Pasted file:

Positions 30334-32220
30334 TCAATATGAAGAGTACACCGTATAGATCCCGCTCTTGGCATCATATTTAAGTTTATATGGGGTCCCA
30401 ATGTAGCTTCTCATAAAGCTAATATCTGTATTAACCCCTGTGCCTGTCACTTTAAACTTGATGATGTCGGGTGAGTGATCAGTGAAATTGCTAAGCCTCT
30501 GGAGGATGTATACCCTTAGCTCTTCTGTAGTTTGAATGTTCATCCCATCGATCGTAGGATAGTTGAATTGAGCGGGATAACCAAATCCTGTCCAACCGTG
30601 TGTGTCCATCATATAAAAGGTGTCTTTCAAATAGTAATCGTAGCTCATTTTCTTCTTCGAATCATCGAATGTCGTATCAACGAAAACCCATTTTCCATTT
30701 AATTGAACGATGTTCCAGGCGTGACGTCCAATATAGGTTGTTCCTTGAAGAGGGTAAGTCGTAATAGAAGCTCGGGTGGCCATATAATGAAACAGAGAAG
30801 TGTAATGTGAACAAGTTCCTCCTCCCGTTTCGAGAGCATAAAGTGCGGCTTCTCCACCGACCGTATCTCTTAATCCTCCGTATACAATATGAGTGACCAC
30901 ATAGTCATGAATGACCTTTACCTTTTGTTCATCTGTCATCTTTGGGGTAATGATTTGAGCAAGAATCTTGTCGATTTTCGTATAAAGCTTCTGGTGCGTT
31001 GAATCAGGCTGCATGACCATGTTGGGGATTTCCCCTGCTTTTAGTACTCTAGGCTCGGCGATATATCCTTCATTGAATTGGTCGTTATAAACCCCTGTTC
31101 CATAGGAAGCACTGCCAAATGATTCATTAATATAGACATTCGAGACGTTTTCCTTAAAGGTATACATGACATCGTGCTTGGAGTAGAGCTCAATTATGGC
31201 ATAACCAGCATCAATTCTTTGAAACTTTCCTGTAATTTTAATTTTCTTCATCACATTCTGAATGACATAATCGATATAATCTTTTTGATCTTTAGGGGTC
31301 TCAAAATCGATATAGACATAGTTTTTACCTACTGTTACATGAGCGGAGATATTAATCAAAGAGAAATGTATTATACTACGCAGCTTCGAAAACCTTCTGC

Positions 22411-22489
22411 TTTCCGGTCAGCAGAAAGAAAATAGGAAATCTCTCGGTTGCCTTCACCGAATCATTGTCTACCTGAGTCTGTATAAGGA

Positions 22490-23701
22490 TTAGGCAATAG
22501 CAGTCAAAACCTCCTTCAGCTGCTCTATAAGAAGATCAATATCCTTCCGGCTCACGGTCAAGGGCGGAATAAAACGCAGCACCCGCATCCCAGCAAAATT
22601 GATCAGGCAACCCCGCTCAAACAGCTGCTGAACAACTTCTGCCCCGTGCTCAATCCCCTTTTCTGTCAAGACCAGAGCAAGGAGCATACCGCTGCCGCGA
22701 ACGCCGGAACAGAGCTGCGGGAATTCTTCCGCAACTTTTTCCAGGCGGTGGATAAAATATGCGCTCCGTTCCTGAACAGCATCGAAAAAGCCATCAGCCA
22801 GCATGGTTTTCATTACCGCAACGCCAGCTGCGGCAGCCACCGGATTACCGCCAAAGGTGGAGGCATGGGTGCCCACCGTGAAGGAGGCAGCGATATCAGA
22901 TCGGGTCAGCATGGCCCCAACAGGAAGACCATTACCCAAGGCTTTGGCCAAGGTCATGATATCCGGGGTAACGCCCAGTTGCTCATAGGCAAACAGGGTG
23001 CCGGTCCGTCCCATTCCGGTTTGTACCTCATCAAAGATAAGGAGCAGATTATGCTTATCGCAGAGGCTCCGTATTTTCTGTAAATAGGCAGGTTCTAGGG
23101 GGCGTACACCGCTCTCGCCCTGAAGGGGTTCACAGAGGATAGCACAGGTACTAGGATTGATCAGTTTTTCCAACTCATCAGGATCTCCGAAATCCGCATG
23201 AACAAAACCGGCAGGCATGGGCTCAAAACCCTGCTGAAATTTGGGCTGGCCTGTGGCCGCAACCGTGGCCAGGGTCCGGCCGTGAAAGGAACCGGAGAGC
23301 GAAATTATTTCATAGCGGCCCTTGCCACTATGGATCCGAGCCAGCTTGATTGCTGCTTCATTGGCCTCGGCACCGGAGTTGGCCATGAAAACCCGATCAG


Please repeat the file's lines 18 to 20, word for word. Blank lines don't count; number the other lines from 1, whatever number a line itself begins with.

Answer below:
22601 GATCAGGCAACCCCGCTCAAACAGCTGCTGAACAACTTCTGCCCCGTGCTCAATCCCCTTTTCTGTCAAGACCAGAGCAAGGAGCATACCGCTGCCGCGA
22701 ACGCCGGAACAGAGCTGCGGGAATTCTTCCGCAACTTTTTCCAGGCGGTGGATAAAATATGCGCTCCGTTCCTGAACAGCATCGAAAAAGCCATCAGCCA
22801 GCATGGTTTTCATTACCGCAACGCCAGCTGCGGCAGCCACCGGATTACCGCCAAAGGTGGAGGCATGGGTGCCCACCGTGAAGGAGGCAGCGATATCAGA